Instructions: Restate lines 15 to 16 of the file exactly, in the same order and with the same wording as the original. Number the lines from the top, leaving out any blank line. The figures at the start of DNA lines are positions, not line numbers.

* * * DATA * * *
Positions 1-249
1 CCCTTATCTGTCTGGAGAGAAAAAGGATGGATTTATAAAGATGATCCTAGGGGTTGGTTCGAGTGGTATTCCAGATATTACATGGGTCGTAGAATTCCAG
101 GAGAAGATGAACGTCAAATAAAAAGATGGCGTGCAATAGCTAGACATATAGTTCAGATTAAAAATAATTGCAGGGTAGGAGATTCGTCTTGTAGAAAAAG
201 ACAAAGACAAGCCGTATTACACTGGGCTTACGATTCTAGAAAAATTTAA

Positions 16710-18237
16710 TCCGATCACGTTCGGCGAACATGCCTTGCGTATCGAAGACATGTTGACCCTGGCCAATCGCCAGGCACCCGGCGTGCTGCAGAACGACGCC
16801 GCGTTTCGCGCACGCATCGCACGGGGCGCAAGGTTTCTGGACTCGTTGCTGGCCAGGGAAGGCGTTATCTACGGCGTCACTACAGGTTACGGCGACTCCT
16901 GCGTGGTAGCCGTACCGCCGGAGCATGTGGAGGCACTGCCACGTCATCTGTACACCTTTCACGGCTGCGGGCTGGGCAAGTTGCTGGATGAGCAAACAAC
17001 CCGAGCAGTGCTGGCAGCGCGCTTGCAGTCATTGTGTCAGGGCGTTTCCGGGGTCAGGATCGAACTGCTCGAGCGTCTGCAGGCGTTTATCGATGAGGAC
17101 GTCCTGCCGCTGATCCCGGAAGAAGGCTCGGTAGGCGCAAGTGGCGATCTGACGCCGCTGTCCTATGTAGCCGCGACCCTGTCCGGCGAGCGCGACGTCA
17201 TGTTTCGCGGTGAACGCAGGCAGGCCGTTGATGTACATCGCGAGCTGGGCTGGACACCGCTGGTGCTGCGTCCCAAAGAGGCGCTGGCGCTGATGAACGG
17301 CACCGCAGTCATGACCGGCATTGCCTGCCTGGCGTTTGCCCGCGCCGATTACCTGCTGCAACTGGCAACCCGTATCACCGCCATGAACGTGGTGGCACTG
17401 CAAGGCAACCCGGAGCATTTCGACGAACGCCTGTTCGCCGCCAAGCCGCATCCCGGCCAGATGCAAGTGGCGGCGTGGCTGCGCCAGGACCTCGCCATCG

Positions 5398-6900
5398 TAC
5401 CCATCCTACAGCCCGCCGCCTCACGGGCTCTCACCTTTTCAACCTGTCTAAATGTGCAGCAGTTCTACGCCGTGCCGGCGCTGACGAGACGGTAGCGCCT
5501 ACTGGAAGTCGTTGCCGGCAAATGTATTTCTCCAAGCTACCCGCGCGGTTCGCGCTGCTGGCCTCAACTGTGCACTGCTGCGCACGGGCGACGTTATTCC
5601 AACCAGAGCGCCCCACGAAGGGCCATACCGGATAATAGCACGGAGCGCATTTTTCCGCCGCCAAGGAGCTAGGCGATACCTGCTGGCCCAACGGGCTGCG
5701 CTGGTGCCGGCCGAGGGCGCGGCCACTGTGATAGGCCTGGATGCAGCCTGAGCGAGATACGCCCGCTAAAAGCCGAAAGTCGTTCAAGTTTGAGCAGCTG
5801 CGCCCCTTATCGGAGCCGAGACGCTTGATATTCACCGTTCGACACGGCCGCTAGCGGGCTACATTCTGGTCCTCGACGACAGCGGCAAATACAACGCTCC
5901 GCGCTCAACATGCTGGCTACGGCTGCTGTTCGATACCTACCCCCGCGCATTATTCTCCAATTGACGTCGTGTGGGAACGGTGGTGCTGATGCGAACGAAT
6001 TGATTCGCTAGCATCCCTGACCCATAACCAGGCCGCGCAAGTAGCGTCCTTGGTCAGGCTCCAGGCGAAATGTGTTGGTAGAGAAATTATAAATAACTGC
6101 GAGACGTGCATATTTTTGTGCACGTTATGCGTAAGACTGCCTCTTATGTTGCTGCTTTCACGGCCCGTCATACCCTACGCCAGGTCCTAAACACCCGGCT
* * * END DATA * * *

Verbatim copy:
5398 TAC
5401 CCATCCTACAGCCCGCCGCCTCACGGGCTCTCACCTTTTCAACCTGTCTAAATGTGCAGCAGTTCTACGCCGTGCCGGCGCTGACGAGACGGTAGCGCCT